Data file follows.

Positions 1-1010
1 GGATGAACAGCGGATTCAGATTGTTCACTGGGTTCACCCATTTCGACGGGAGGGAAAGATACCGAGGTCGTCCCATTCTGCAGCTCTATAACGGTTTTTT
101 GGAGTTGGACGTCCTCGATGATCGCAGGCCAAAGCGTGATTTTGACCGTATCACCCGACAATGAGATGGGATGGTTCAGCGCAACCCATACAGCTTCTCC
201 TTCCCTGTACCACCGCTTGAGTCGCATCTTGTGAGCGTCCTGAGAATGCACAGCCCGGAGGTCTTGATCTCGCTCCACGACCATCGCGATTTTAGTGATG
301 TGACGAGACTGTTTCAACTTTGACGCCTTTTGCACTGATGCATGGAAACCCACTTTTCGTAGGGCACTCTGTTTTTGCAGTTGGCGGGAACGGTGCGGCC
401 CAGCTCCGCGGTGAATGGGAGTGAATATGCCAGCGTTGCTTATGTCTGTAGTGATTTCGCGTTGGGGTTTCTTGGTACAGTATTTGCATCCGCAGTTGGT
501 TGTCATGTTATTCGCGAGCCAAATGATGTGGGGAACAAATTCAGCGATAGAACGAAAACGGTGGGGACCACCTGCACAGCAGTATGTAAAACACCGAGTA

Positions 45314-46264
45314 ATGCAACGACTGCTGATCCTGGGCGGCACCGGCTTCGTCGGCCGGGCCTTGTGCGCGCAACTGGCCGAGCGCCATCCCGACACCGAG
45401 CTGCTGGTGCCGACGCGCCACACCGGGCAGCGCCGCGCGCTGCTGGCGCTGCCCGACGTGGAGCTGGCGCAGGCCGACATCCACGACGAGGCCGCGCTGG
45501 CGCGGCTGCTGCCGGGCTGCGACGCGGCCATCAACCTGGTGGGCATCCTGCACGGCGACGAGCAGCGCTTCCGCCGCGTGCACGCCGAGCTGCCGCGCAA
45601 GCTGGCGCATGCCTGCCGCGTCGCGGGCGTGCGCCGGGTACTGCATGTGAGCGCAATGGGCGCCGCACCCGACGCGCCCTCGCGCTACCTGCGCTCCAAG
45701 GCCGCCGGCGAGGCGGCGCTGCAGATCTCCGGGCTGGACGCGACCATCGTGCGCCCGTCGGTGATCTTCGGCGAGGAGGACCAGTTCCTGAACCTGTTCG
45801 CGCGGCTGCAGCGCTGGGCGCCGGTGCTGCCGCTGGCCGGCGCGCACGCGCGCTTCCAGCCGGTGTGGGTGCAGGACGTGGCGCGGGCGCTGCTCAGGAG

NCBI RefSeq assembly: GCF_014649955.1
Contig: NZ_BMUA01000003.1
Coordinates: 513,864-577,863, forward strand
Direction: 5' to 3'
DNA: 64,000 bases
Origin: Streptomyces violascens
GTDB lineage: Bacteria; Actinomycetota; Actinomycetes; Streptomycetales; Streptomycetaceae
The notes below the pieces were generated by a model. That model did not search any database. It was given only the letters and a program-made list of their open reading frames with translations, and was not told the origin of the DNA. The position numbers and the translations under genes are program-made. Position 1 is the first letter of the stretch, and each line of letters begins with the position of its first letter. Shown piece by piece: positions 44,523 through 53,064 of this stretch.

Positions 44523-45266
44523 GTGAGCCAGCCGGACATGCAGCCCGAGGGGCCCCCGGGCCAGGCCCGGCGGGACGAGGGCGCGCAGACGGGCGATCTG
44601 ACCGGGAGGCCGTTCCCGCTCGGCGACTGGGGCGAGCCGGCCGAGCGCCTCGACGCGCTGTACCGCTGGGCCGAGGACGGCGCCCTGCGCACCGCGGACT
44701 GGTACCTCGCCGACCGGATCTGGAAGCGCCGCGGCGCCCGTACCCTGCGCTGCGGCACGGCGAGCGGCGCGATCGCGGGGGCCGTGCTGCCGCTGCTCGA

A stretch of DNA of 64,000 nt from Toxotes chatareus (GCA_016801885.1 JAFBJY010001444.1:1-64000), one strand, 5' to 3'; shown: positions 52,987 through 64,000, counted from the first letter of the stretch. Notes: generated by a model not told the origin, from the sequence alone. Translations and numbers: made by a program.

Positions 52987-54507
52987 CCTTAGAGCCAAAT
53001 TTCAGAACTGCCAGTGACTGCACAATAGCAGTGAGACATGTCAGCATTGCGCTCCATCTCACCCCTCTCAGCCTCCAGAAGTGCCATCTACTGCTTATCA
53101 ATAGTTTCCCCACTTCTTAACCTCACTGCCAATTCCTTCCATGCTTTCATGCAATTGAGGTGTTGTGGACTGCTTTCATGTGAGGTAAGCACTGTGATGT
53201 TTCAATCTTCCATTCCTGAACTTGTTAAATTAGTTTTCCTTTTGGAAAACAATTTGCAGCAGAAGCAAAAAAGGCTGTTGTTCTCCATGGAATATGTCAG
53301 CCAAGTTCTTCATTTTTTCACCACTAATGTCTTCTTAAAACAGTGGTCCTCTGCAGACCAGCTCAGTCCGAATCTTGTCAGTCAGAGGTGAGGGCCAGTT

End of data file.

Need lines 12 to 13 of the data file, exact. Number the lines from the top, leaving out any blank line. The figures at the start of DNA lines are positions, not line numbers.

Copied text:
45601 GCTGGCGCATGCCTGCCGCGTCGCGGGCGTGCGCCGGGTACTGCATGTGAGCGCAATGGGCGCCGCACCCGACGCGCCCTCGCGCTACCTGCGCTCCAAG
45701 GCCGCCGGCGAGGCGGCGCTGCAGATCTCCGGGCTGGACGCGACCATCGTGCGCCCGTCGGTGATCTTCGGCGAGGAGGACCAGTTCCTGAACCTGTTCG